A Few Disclosures

First of all, I want to mention that  Chez Bonne Femme is a participant in the Amazon Services LLC Associates Program, an affiliate advertising program designed to provide a means for sites to earn advertising fees by advertising and linking to amazon.com. That means that any purchase you buy through a link that takes you to Amazon will help support this site. Thank you so much for your support!

Also, in the course of my career, I have received what bloggers/food-writers sometimes call “swag”–that is, free products, travel, or other perks commonly offered to food writers/editors.*

Food and wine writers cannot generally afford to buy every item they might consider for review. So often, companies will send us their products. (Think of it like book reviewers who get books from publishers for consideration, or movie reviewers who get CDs from distributors).

I have accepted such things under the premise that I am not in any way required to write about them. If they don’t meet my standards, they don’t appear on this site.

Nevertheless, I want to be clear about which items I have received, without cost to me, for consideration.

1. Wine. As a wine writer for a variety of publications publications, I often receive wines for review. This is very common practice in the wine industry; in fact, I know of very, very few wine writers who do not accept samples for review.

Of course, I never recommend wines that I wouldn’t buy myself. And, in fact, I also buy many wines myself for review. I maintain that if you only write about wines that are given to you from wineries, you could be missing out on many, many gems. Hence, you’re not doing your job.

2. Wine Trips: Again, as a wine writer, I am sometimes invited on expense-paid trips to visit wine regions to gain a deeper understanding of the wines and foods of that region. It’s relatively common practice among wine-writers in the wine industry to accept these trips, though different wine writers have different standards:

• Some (but very few) will accept no trips whatsoever.

• A greater majority will accept trips, but only if the trip is offered to them by a regional consortium or governing body that represents many wineries. This way, the writer does not feel beholden to write about any particular winery—they end up tasting literally hundreds of wines, often from a variety of appellations, and can choose those that are best suited to their audience. Most wine writers I know do not frown upon such trips, nor the writers who accept them.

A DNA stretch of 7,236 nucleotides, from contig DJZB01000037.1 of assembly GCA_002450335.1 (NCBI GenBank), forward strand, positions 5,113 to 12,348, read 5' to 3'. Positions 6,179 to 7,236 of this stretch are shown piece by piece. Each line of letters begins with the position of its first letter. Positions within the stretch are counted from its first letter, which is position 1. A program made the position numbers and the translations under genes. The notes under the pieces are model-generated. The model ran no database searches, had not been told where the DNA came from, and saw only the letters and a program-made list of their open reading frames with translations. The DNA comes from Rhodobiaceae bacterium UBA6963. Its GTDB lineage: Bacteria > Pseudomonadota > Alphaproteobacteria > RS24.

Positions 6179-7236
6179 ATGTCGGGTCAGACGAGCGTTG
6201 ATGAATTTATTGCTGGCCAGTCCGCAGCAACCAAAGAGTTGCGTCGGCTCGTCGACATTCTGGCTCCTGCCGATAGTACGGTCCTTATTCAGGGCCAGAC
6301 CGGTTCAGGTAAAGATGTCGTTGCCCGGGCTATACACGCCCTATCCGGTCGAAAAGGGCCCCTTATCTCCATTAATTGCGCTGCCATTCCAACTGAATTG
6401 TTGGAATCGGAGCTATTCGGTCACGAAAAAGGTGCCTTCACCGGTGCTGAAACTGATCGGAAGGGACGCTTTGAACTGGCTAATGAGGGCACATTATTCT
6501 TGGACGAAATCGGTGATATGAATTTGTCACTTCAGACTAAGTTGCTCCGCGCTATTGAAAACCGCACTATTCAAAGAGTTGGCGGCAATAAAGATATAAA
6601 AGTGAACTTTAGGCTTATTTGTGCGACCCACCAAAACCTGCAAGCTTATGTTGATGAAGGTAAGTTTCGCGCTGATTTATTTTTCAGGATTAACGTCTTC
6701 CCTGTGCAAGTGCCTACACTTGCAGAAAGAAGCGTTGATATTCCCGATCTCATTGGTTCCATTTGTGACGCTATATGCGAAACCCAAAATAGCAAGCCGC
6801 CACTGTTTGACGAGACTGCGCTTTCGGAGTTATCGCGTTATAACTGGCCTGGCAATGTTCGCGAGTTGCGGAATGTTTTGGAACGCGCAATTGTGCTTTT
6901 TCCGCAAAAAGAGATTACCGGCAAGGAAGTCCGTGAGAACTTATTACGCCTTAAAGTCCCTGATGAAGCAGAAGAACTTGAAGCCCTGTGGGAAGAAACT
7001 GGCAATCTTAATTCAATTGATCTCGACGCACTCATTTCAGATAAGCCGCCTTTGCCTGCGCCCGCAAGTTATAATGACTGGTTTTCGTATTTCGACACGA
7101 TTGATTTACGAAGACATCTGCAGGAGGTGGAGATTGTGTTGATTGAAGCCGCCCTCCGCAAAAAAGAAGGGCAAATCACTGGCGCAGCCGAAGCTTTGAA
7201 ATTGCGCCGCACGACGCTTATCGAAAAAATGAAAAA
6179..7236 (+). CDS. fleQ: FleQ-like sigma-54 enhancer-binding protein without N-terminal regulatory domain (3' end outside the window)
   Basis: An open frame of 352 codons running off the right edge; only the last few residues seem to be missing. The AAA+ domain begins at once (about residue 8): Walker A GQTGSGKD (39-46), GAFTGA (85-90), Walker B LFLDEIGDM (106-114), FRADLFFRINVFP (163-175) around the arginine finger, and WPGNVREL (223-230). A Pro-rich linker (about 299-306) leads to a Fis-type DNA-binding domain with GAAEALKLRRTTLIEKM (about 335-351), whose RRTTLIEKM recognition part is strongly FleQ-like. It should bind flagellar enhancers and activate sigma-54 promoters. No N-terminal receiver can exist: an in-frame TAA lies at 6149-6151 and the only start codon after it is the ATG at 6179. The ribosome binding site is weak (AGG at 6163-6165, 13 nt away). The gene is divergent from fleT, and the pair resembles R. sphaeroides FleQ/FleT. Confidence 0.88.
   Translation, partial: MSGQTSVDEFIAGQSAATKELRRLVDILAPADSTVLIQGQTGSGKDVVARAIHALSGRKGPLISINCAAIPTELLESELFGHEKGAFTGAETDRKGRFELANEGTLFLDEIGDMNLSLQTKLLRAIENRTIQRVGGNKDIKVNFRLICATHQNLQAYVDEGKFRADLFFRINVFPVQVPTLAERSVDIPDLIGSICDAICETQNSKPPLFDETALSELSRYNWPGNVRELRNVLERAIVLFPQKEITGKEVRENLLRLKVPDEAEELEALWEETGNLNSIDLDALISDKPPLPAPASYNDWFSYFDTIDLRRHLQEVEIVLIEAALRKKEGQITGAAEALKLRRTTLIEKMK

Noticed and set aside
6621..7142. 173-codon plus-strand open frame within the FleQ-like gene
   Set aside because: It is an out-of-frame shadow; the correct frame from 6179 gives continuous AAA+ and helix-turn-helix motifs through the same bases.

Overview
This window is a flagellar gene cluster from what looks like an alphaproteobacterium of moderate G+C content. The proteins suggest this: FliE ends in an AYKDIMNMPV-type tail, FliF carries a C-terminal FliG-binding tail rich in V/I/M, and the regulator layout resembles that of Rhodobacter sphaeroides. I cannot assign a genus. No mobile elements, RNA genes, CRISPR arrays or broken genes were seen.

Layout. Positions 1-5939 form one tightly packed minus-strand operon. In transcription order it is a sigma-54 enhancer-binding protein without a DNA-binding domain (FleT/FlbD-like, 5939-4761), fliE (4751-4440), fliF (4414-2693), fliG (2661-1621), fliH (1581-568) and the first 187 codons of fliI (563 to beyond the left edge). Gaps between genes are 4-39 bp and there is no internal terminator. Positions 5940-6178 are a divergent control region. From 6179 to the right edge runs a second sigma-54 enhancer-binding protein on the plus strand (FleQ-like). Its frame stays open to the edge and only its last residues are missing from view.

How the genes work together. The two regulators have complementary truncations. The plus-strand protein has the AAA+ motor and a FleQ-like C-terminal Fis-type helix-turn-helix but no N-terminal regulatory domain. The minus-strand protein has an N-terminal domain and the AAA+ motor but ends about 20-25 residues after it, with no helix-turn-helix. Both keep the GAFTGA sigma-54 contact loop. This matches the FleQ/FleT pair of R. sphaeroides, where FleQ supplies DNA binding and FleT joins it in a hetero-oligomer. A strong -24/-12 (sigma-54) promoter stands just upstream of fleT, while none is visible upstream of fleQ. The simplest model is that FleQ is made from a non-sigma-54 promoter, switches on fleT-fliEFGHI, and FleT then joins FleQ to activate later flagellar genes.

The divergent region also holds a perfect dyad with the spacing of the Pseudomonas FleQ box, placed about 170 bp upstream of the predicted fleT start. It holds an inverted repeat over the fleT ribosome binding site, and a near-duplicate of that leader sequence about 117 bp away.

I have accepted trips to Bordeaux, Cognac, Southwestern France, the Loire Valley, and Chile under these premises.

• Some writers will accept trips from anybody who offers them, including individual wineries as well as wine companies that represent a lot of wines.

This is where the gray area creeps in for myself and other wine writers. Here’s how it breaks down for me:

• I do not accept trips from individual wineries. Many wine writers feel the same way. Even though no ethical winery would make you promise to write about them in exchange for a trip, it just doesn’t look good.

• I sometimes, though very rarely, accept trips from large wine companies that represent a lot of wineries. The thinking is that if you have many, many wineries to choose from, you’ll find some great bottles, and you won’t be choosing any dogs just to get a story in print. For example, Symmington Family Estates owns many Portuguese port houses: Dow’s, Grahams, Warre’s—the list goes on. I did accept a trip to the Duoro from them, and ended up hand-picking a few ports and wines that I thought were perfect for my audience.

It is true that some wine writers will not even accept these kinds of trips, no matter how large the company is or how many wineries they represent. I’m very, very selective about these trips, because, as I say, it is a grey area. Before I go, I research the company thoroughly to make sure there are plenty of wines that are truly appropriate for my audience, hence, worth getting to know. And I never, ever, promise coverage. It just isn’t done.